Ray Bradbury, the legendary science fiction writer who turned his childhood dreams and nightmares, a rejection from the military due to bad eyesight, and Cold War paranoia into a marvelous writing career spanning 74 years and including horror, science fiction, fantasy, humor, short stories, essays, plays, and more, has died at the age of 91. Bradbury was best known for his highly creative speculative fiction in which he imagined futures populated with telepathic Martians, book-burnings, and sea monsters in love. The futuristic writer who was famously averse to having his works converted to digital book form was best known for “Fahrenheit 451,” an apocalyptic narrative of nuclear war, suppression, and the effects of television and mass media on reading. Here, we remember 10 of his best works.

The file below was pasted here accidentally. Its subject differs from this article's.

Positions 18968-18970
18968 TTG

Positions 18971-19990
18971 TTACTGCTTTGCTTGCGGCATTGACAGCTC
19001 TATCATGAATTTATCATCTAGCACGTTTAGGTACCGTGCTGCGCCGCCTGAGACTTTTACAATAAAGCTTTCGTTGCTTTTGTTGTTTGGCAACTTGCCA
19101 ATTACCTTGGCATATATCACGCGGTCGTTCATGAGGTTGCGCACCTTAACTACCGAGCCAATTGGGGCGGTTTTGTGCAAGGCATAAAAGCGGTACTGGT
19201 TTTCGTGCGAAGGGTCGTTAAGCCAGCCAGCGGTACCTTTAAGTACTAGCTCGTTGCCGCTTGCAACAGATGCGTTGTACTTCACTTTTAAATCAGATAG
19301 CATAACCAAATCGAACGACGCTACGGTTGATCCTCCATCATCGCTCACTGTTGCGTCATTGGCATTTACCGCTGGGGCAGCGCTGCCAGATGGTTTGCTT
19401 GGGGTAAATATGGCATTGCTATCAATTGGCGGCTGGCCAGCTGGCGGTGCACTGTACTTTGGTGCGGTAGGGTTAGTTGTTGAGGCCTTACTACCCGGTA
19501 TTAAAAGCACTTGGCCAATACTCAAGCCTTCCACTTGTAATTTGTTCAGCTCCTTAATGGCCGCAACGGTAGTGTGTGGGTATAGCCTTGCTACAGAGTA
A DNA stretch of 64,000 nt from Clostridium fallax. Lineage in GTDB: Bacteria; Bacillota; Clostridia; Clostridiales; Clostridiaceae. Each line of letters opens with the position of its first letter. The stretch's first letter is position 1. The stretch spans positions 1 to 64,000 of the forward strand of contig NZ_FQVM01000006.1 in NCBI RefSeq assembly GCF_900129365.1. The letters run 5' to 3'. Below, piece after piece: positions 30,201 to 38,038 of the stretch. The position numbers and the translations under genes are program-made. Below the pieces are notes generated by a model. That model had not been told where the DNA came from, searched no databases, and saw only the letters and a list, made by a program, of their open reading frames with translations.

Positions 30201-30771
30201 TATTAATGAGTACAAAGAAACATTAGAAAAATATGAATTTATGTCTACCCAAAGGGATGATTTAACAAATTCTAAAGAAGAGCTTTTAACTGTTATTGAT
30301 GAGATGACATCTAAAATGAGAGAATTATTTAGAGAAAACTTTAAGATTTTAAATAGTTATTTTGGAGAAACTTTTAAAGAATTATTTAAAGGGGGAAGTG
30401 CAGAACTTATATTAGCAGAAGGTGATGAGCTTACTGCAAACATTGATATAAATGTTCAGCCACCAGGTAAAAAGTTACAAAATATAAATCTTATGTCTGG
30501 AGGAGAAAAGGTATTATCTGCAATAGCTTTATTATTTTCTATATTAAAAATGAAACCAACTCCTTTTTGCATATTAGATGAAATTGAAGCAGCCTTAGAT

Inspired by the Cold War, the rising popularity of television, and Bradbury’s deep commitment to libraries, this 1953 novel predicted a dystopian future of superficial pleasures in which television and empty entertainment destroys interest in literature and firefighters are instructed to burn books. “It was a book based on real facts and also on my hatred for people who burn books," Bradbury told The Associated Press in 2002. He wrote the book over the course of nine days at the UCLA library on typewriters that rented for 10 cents a half hour for a total cost of $9.80.
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